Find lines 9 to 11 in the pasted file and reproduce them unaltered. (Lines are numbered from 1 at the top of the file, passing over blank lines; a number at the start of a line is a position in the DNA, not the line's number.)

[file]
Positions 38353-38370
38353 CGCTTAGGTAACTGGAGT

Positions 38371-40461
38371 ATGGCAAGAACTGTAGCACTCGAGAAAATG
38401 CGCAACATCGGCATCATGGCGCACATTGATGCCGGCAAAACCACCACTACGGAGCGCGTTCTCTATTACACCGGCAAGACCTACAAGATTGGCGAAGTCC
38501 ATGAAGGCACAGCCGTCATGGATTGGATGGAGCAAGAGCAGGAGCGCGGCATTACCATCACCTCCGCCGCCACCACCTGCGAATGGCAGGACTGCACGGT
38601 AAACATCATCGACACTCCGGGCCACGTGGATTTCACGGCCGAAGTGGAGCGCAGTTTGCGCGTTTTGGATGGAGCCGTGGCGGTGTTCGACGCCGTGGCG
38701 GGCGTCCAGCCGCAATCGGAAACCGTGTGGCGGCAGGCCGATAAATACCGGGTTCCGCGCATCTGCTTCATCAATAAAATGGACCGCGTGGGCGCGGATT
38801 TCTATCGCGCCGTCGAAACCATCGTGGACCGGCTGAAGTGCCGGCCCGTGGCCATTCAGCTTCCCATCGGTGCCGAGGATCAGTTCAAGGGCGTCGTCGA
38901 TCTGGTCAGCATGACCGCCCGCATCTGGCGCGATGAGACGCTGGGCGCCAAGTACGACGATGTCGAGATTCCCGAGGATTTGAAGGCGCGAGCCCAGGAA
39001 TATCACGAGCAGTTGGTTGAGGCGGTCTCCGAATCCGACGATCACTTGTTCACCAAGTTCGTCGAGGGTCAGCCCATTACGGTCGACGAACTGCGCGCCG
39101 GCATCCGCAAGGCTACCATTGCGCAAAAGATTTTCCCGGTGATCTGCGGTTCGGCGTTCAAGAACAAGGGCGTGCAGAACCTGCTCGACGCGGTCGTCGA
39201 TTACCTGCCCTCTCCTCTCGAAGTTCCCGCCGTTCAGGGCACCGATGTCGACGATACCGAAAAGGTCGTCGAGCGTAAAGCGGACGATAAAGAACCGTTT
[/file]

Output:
38801 TCTATCGCGCCGTCGAAACCATCGTGGACCGGCTGAAGTGCCGGCCCGTGGCCATTCAGCTTCCCATCGGTGCCGAGGATCAGTTCAAGGGCGTCGTCGA
38901 TCTGGTCAGCATGACCGCCCGCATCTGGCGCGATGAGACGCTGGGCGCCAAGTACGACGATGTCGAGATTCCCGAGGATTTGAAGGCGCGAGCCCAGGAA
39001 TATCACGAGCAGTTGGTTGAGGCGGTCTCCGAATCCGACGATCACTTGTTCACCAAGTTCGTCGAGGGTCAGCCCATTACGGTCGACGAACTGCGCGCCG